The situation is complicated by the fact that the “conflict minerals” are as much a symptom of the crisis as they are a cause. Congo’s suffering is cyclical – weak governance gives rise to the inadequate security that allows for the exploitation of the minerals which, in turn, fuels the persistence of weak governance. Therefore, sanctions on the mineral trade must be complemented by proportionate measures to address the lack of a functioning central government. Currently, the militants essentially operate autonomous fiefdoms in the east that lie well beyond the realm of the Congolese government’s minimal authority. To make matters worse, the Congolese National Army often facilitates the illicit trade with support drawn from the very same UN funding intended to suppress the conflict. The only way for the government to achieve some semblance of legitimacy is to initiate a comprehensive development strategy that accounts for the Congolese state’s ineffectiveness. In the words of Jeffrey Herbst and Greg Mills, “the only way to help Congo is to stop pretending it exists.”
Although the conflict has dragged on virtually unchecked, it is not as if Congo has gone unnoticed. Despite the remarkable lack of media attention, Congo is actually home to the world’s largest UN peacekeeping mission (MONUC). The UN Security Council also adopted Resolution 1857 in December 2008, enhancing sanctions on the “conflict minerals” trade. The U.S. Congress has acted as well. The self-explanatory Democratic Republic of the Congo Relief, Security, and Democracy Promotion Act of 2006 – introduced by then-Senator Barack Obama with support from a group of 12 high-profile bipartisan co-sponsors – passed by unanimous consent in the Senate. But, thus far, the act and all other attempts to establish stability have failed largely because of a fundamental lack of cohesion in Congo’s development strategy. In its recent Congo strategy paper, the Enough project lamented, “there has been no coherent approach to alter the incentive structures that keep Congo’s institutions weak and dysfunctional.” Nicholas Garrett echoed the need for a strategy that will “lay the foundation for a large reform process.”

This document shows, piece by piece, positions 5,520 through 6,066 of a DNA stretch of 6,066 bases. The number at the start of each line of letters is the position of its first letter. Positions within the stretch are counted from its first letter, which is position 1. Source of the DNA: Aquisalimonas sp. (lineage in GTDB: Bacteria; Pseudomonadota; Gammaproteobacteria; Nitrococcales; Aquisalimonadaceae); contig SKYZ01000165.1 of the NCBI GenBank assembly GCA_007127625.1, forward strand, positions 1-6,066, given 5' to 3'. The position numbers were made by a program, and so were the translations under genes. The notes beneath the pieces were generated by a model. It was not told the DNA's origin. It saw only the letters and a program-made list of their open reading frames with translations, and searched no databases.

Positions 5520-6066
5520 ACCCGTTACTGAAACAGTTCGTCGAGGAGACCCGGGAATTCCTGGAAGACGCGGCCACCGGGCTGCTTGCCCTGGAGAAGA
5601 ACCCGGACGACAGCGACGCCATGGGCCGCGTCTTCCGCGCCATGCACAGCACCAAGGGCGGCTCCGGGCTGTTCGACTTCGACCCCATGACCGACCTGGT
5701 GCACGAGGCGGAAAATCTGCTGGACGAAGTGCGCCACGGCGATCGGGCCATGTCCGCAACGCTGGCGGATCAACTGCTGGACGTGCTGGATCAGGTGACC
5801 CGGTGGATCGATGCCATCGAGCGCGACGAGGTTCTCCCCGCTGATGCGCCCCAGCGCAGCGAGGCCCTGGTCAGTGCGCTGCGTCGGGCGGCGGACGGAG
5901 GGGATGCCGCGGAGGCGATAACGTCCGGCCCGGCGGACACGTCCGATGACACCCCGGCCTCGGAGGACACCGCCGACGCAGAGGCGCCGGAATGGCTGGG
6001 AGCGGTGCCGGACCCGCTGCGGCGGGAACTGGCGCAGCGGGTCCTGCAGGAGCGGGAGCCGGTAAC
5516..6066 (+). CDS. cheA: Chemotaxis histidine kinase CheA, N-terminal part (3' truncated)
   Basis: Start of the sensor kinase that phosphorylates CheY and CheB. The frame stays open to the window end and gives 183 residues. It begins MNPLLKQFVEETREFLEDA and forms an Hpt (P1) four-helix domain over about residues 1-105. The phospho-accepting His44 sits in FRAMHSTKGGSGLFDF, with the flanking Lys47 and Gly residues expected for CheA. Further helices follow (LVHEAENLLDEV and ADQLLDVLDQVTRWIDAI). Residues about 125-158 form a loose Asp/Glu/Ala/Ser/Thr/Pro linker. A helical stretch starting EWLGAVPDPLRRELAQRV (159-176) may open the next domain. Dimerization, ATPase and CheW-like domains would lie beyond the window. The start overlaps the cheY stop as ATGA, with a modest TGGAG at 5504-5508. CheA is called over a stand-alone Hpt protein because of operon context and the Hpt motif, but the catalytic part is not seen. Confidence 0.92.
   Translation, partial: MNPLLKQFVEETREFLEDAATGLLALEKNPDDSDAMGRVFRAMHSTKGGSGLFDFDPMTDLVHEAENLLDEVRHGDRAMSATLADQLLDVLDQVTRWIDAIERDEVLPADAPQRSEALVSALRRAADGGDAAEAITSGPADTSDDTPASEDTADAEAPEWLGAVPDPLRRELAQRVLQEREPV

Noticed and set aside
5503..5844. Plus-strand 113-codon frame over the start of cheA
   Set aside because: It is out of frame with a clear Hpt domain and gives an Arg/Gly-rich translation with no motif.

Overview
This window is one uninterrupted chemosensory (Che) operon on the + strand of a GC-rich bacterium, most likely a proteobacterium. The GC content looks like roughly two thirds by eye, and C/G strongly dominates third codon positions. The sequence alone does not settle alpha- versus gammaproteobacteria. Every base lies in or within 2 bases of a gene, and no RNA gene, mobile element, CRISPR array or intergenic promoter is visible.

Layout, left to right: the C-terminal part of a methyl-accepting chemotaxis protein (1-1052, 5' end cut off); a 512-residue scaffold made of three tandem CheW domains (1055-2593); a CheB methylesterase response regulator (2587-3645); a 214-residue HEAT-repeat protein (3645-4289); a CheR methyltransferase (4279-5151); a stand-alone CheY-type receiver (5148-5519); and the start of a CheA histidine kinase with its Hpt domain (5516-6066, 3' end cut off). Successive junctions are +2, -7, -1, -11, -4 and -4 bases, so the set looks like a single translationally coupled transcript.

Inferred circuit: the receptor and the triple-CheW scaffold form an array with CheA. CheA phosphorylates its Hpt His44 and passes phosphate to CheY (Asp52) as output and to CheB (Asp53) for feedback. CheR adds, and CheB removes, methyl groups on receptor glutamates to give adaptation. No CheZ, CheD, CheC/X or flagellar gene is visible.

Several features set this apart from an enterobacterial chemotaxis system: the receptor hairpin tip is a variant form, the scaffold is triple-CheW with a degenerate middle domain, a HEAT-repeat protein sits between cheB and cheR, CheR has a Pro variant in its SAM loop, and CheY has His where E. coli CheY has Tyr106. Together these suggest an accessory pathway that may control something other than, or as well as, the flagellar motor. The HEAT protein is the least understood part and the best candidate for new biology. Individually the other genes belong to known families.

The U.S. global development capacity is currently spread haphazardly across 12 departments, 25 agencies, and nearly 60 government offices, and are still predominantly governed by an outdated law passed in 1961. But the timely Initiating Foreign Assistance Reform Act – introduced April 29th by Chairman of the House Foreign Affairs Committee Rep. Howard Berman – calls for the first National Strategy for Global Development (NSGD). The proposed legislation would provide a long-term “centralized decision making” framework for U.S. development efforts. Such a comprehensive framework is the key to ensuring that an effective approach to relief and development in Congo is finally realized.
Congo is the victim of an intricately intertwined array of problems, from “conflict minerals” to deep insecurity to incompetent governance. We must form a cohesive development strategy to tackle all facets of the country’s complex instability. Most importantly, we must not lose sight of the critical role played by “conflict minerals” in the crisis. Just as the militants’ “shadow economy” hinges on the continued flow of the minerals, the trade’s vast wealth must also be harnessed and redirected into a legitimate Congolese economy. There is no quick fix for Congo. Debates about the root of the crisis are irrelevant because Congo’s suffering is not a chain that can be broken when one link is detached. Rather, Congo is a balloon that can not be popped – squeezing one side only swells the rest even more as the air flows throughout it. But by applying careful and coordinated pressure on all sides, Congo’s air of suffering can, slowly but surely, be released.